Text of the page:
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To curb COVID-19, global health must go local

The surge in COVID-19 cases in India and Brazil highlights the need to improve vaccine manufacturing capacity and investment in public health at the local level.

The impact of mass vaccination against COVID-19, with over one billion vaccine doses now administered worldwide, can already be felt in some countries, including Israel, the United Kingdom and the United States, where almost 50% of the total population has received at least one vaccine dose and cases have dropped in recent weeks. Alarmingly, the pandemic shows no signs of slowing down elsewhere—global COVID-19 cases in the last two weeks of April were higher than COVID-19 cases in the first six months of the pandemic, driven largely by surges in Brazil and India. The infection rates in these countries are at least partially due to low vaccination rates and the emergence of new, potentially more-transmissible, SARS-CoV-2 variants. Although high-income countries have provided aid to India, including shipments of personal protective equipment and oxygen, the dire situation in Brazil and India exposes both the importance of national leadership and the need for global assistance in the long term to improve local public-health infrastructure.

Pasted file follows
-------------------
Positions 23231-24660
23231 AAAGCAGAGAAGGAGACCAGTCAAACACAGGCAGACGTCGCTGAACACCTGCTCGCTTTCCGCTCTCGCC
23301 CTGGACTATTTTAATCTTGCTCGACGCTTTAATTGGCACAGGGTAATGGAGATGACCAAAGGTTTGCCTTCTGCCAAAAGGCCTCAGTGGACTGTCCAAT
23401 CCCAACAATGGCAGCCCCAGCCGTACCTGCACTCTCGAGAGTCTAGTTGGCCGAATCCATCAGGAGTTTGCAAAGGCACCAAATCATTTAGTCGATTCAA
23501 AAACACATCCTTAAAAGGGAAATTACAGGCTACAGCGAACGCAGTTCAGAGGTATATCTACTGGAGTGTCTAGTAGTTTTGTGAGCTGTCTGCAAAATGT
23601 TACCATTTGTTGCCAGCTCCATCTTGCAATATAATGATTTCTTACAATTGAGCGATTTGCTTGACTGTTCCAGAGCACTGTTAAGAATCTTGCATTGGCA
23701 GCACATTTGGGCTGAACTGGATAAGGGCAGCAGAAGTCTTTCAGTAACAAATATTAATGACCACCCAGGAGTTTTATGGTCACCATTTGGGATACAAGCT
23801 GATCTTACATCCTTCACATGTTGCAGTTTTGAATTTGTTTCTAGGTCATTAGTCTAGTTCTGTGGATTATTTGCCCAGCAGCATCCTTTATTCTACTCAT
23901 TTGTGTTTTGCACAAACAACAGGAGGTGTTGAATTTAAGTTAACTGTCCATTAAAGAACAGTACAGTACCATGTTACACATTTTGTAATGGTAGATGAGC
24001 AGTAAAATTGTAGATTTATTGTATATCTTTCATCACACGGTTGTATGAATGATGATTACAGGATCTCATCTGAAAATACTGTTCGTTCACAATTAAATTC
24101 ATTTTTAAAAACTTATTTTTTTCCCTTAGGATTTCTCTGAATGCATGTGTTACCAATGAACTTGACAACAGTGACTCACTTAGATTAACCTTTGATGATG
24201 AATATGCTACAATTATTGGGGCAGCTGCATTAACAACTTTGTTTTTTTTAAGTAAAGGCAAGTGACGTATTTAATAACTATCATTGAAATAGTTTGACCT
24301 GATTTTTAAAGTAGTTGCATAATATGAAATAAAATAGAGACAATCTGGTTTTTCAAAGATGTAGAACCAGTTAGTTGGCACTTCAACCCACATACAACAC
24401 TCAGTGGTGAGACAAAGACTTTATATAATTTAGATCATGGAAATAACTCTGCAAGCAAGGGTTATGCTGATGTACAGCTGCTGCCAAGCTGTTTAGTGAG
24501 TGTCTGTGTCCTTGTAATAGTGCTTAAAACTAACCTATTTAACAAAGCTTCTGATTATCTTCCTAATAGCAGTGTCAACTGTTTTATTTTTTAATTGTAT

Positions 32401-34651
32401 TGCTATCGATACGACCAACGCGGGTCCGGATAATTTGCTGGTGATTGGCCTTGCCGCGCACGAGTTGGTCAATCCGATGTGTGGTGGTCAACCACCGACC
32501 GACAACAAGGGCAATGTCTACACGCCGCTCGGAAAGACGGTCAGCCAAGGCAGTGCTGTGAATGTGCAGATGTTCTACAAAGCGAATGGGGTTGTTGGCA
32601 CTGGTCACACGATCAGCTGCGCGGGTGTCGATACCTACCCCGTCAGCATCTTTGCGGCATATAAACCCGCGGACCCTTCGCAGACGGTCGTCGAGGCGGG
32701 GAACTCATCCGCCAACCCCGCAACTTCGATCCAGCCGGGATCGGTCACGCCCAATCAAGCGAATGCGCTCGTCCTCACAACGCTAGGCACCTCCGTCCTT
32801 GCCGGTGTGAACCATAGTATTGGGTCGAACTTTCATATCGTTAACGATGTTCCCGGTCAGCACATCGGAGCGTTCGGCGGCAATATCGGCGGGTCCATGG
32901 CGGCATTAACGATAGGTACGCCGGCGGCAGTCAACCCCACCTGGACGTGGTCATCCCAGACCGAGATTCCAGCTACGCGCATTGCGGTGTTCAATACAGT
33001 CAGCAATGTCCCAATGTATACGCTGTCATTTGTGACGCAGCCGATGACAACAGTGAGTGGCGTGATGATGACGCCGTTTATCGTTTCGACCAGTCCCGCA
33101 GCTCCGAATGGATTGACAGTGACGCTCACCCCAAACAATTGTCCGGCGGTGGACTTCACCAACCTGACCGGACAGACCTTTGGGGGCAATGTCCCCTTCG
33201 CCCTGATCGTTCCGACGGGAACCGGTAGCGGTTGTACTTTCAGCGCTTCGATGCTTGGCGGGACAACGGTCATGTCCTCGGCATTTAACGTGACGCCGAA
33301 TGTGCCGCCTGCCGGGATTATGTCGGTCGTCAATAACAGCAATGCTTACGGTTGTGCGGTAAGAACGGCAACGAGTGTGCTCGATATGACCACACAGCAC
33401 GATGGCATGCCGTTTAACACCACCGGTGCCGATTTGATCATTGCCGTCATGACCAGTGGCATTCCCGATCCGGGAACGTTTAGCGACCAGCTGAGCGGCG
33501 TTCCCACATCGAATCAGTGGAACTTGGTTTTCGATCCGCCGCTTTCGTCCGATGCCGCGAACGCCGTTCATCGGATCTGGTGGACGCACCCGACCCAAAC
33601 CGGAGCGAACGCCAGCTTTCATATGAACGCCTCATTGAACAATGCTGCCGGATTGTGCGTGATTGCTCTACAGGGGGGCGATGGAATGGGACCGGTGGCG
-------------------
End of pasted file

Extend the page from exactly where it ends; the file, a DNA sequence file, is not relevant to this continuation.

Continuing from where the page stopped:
Leaders matter for public health. Brazilian president Jair Bolsonaro and former US president Donald Trump repeatedly ignored scientific evidence and downplayed the severity of the virus. Although Indian prime minister Narendra Modi initially seemed more willing to listen to scientific advisors than were his counterparts, he has prioritized large, maskless political rallies and a major religious festival over safety. Despite dysfunctional political leadership, both India and Brazil were widely expected to deploy vaccines against COVID-19 effectively, given their strong histories in organizing nationwide mass immunization campaigns. This has not been the case. At the time of this writing, only approximately 17% of people in Brazil and 10% of people in India have received at least one vaccine dose. The case rates and poor vaccination coverage in these countries pose not only a regional problem but also a global roadblock for curtailing the pandemic, with the emergence of new variants.